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The COVID-19 pandemic has changed the book market

One of the most important economic effects of the current COVID-19 pandemic is the awareness of the importance of supply chains for all products that eventually reach consumers. Supplying both the components needed to manufacture a product and the finished products to end users.

On the book market, after the inclusion in the plan of the publishing of a book, it is published, the publishing house orders a certain number of copies to the printing house, which, after printing, reach the publishing house’s warehouses. The publishing house then sends the books to bookstores, libraries and wholesale intermediaries. This is the system that has been practiced for years. Unsold copies of books are usually returned to the publishing house.

Over time, many adjacent systems have been developed through which publishers and merchants receive orders directly from readers.

Book printing is one of the most expensive activities in the life of a publishing house. To minimize the number of unsold books, an assessment is made of the number of copies printed, based on pre-order requests (orders before the book is printed). Thus, it is possible to optimize the number of copies ordered at the publisher, a balance between as many copies as possible to reduce printing costs, and the number of copies as small as possible to remain with as few unsold books that block part of the capital of the publishing house. A risk management based partly on science, and partly on intuition.

Long ago, more than 20 years ago, some companies had an ingenious idea: print-on-demand. Using modern printing technologies, even the publishing house could print a certain number of copies, from a single copy to the maximum capacity of the installations, depending on each order received.

Some contracts agreed between the publisher and the author or the copyright holder, allow an exclusivity of the publisher on the book as long as the publisher can honor the orders. In the case of books that sell too slowly, publishers risk being left with a large stock of unsold books, so some of them give up this exclusivity.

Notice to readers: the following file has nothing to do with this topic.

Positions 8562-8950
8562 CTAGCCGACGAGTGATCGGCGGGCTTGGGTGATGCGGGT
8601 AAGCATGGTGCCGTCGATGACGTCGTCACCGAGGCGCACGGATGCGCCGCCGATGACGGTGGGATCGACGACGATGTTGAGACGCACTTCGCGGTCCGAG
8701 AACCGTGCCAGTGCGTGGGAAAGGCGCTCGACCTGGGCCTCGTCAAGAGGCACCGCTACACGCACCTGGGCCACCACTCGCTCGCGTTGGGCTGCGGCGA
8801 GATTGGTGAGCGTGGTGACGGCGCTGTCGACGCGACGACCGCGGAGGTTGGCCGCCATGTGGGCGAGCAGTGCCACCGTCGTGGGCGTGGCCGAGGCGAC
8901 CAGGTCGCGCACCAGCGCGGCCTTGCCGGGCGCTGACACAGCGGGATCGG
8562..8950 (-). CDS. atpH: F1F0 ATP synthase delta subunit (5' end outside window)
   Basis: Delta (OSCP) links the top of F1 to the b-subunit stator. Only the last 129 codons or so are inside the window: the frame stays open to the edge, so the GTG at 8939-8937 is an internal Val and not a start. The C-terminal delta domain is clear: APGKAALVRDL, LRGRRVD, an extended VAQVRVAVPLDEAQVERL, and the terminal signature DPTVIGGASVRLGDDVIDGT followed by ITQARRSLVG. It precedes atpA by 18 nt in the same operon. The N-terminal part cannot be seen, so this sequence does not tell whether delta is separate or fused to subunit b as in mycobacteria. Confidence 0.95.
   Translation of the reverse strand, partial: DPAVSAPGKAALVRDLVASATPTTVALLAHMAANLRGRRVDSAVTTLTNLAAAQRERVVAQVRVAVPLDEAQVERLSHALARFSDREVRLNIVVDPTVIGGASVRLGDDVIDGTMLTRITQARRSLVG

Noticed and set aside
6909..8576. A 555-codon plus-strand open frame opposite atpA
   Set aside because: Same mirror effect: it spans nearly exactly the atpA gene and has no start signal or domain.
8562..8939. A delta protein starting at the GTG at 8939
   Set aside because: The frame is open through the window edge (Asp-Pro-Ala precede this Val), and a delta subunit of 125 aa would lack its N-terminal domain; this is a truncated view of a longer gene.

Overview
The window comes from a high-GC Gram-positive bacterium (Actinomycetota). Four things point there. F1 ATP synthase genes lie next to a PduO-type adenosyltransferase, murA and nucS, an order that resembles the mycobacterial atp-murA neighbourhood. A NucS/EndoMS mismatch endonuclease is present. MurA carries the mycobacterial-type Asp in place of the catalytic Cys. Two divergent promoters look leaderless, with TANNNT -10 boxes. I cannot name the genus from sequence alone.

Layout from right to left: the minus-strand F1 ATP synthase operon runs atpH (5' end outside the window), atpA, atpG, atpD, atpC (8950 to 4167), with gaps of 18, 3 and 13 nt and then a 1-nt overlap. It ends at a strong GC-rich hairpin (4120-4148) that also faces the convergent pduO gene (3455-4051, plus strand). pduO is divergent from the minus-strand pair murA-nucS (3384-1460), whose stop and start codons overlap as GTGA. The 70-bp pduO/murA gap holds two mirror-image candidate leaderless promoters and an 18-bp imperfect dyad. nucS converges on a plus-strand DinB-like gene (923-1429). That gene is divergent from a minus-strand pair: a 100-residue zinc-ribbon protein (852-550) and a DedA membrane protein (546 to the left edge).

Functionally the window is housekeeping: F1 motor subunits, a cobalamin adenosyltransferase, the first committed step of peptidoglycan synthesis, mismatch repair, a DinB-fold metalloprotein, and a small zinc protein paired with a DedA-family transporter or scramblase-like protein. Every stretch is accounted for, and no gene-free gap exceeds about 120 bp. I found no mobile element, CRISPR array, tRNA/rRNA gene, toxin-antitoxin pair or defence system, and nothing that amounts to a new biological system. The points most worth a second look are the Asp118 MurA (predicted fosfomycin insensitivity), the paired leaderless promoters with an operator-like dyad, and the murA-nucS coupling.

The print-on-demand system, due to the much higher printing costs for a few books than for thousands of copies, was initially used only for the largest and most commercial books. Subsequently, the technological improvement that resulted in lower printing costs allowed this system to be used for any other book. But so far there have been few publishers that have afforded such a system.

The current crisis has dramatically changed the supply chain in the book market. The increase in the number of book requests has led some publishers who were already using the “print-on-demand” system to resort to another printing model, “just-in-case”, depending on the sudden interest in certain books. There are many examples on the market in this regard, and the sudden increase in sales in print-on-demand system, for all publishers, confirms this trend.

The COVID-19 pandemic, increasing exponentially the demand for books, put publishers in front of problems that need to be solved urgently, due to the deterioration of the classic supply chain. It has been concluded that, in the current conditions, print-on-demand and digital book are much more advantageous. The digital formats of books, especially PDF, EPUB, and Kindle formats from Amazon, after a decrease in percentage in previous years, are back in force during this period.

Publishers are thus faced with an unprecedented alternative since the invention of printing: they have to reinvent themselves, using modern technology for printing on demand and e-books, or are falling down in the coming years.

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